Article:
I don't know about you, but I feel safer already.

I don’t know about you, but I feel safer already.

For those just joining the conversation, these hilarious mishaps have included leaving activated anthrax in unlocked, unsecured refrigerators; mixing high pathogenicity avian influenza with low pathogenicity avian influenza and then shipping it over to the US Department of Agriculture in the worst version of novelty surprise in a can ever; and using ziploc bags to transport petri dishes between labs. And as an added bonus, there was some discussion about the broader issues of the proliferation of biosafety laboratories working on select agents.

In particular, the statement of Nancy Kingsbury, PhD, the Managing Director, Applied Research and Methods, at the Government Accountability office, is worth a read. The statement pulls no punches, saying:

No federal entity is responsible for strategic planning and oversight of high-containment laboratories. … No one agency is responsible for determining the aggregate or cumulative risks associated with the continued expansion of high-containment laboratories; according to experts and federal officials GAO interviewed for prior work, the oversight of these laboratories is fragmented and largely self-policing.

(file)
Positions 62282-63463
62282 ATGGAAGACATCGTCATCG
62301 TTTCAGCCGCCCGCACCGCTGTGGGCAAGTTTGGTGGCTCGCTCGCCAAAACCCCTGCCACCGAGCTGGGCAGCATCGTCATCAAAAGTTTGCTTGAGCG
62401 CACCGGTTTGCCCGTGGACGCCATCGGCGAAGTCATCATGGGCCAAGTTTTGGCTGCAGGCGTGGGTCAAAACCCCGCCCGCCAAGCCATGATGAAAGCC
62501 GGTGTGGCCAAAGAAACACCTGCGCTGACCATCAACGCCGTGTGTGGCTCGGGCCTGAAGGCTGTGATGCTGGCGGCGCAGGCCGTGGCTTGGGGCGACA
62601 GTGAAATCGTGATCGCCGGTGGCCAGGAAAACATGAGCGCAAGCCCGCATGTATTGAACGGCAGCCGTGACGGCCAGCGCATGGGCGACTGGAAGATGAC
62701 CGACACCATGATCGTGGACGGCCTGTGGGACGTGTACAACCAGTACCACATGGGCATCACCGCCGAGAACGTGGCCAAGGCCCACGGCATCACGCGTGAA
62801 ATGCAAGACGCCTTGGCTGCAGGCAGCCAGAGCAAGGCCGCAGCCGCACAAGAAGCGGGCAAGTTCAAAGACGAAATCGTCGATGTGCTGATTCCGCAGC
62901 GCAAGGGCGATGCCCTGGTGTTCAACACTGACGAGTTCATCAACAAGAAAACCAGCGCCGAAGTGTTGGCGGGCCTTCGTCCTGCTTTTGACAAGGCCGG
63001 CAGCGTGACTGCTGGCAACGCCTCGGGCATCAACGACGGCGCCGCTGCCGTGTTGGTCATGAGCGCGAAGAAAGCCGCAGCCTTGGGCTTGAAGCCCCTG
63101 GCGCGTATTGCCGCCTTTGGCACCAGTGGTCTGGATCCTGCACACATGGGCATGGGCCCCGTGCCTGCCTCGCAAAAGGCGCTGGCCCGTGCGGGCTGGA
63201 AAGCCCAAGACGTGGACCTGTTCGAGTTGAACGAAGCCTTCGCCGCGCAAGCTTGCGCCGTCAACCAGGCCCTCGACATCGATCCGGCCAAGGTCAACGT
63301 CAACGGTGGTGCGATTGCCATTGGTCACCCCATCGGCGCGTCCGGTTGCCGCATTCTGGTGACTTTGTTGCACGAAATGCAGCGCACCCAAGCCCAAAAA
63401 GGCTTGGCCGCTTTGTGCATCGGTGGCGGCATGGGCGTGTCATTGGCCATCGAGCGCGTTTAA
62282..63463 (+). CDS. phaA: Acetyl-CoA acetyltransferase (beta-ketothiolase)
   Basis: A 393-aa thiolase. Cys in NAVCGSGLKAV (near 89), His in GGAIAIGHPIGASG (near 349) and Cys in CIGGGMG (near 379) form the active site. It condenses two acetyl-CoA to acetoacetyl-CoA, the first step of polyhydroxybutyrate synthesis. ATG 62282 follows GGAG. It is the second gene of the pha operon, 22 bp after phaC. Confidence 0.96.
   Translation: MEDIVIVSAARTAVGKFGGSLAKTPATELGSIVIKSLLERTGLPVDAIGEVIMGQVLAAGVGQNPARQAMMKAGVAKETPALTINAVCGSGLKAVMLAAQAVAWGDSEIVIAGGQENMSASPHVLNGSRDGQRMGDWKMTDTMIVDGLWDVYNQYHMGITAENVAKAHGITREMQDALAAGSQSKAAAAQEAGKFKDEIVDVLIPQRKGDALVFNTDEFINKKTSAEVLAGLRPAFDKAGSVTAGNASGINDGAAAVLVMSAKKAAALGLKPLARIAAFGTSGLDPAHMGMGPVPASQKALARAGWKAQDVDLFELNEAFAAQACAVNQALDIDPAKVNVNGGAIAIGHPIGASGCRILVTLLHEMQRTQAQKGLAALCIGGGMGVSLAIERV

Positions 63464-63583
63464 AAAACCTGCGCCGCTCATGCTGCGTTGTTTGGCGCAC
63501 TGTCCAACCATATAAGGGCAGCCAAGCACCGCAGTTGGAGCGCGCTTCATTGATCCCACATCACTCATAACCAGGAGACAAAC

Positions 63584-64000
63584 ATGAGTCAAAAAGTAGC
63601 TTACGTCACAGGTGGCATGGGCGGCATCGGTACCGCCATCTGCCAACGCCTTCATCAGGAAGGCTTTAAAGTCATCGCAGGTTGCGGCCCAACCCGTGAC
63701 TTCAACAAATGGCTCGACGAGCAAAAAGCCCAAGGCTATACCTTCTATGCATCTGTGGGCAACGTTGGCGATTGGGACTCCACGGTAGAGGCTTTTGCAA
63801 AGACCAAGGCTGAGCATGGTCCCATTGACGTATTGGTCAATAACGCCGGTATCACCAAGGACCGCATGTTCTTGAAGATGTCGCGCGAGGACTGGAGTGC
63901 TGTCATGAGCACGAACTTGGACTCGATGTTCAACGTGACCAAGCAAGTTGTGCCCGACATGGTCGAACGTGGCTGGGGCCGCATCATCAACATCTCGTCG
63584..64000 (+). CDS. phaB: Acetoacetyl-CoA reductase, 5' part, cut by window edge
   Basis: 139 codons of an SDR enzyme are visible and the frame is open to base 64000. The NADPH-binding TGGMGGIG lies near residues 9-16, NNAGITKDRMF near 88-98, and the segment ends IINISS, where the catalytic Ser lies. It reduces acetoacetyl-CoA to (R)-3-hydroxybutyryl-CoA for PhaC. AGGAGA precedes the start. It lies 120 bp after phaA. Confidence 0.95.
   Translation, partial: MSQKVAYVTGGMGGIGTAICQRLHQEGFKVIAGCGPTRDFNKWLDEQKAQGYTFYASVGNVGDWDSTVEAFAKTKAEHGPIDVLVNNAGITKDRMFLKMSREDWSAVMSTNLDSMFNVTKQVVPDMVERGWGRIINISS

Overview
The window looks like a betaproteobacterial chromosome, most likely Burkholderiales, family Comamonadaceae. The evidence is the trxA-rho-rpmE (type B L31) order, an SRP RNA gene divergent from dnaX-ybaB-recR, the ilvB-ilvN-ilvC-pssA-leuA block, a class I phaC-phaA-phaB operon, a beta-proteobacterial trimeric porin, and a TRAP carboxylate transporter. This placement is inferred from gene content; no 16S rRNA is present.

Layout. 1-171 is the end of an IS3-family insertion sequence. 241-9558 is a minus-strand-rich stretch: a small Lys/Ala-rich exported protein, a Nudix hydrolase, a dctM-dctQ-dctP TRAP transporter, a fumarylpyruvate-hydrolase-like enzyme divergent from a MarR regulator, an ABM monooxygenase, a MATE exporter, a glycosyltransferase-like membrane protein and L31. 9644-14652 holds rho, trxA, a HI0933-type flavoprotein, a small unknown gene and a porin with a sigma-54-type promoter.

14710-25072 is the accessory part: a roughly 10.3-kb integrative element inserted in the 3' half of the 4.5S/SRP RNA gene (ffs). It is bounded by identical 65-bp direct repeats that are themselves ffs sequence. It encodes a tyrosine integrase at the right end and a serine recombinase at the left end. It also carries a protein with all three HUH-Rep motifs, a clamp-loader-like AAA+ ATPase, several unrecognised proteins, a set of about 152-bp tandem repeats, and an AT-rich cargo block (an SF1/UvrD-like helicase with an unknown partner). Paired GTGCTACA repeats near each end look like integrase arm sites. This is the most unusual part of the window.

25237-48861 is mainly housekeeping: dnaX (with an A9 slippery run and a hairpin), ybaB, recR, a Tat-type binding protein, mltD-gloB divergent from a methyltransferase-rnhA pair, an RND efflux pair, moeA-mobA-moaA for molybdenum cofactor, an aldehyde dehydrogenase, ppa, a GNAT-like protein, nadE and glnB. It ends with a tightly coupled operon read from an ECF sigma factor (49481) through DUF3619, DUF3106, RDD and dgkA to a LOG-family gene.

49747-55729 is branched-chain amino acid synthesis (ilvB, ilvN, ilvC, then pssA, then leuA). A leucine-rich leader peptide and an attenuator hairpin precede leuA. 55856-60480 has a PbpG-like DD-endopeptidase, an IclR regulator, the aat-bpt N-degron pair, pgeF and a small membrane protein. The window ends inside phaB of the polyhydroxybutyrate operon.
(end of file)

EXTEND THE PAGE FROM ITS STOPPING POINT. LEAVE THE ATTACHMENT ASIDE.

In fact, since 2001, the proliferation of biosafety laboratories has resulted in nearly 1500 laboratories in the United States alone that handle and do research on dangerous pathogens.

If only there were some sort of national advisory board for biosecuri-oh wait!

Except, as has already been noted, the NSABB hasn’t met in nearly two years. But that’s okay, you see; the current chair of the NSABB1 wants you to know that this is intentional! Samuel L. Stanley Jr., MD, says that the NSABB has “been waiting essentially for the new federal guidelines to come out on institutional implementation of DURC policy. We wanted to have a look at what the federal agencies would come up with.”2

PicardOneJob-200One job.

You guys had one job.

Well, wait. Okay. This can easily be clarified by looking at the NSABB charter, which was recently revised, so clearly it is timely and up-to-date and will clarif-

The NSABB will provide advice on and recommend specific strategies for the efficient and effective oversight of federally conducted or supported dual use biological research, taking into consideration both national security concerns and the needs of the research community to foster continued rapid progress in public health and agricultural research.3

Damnit.4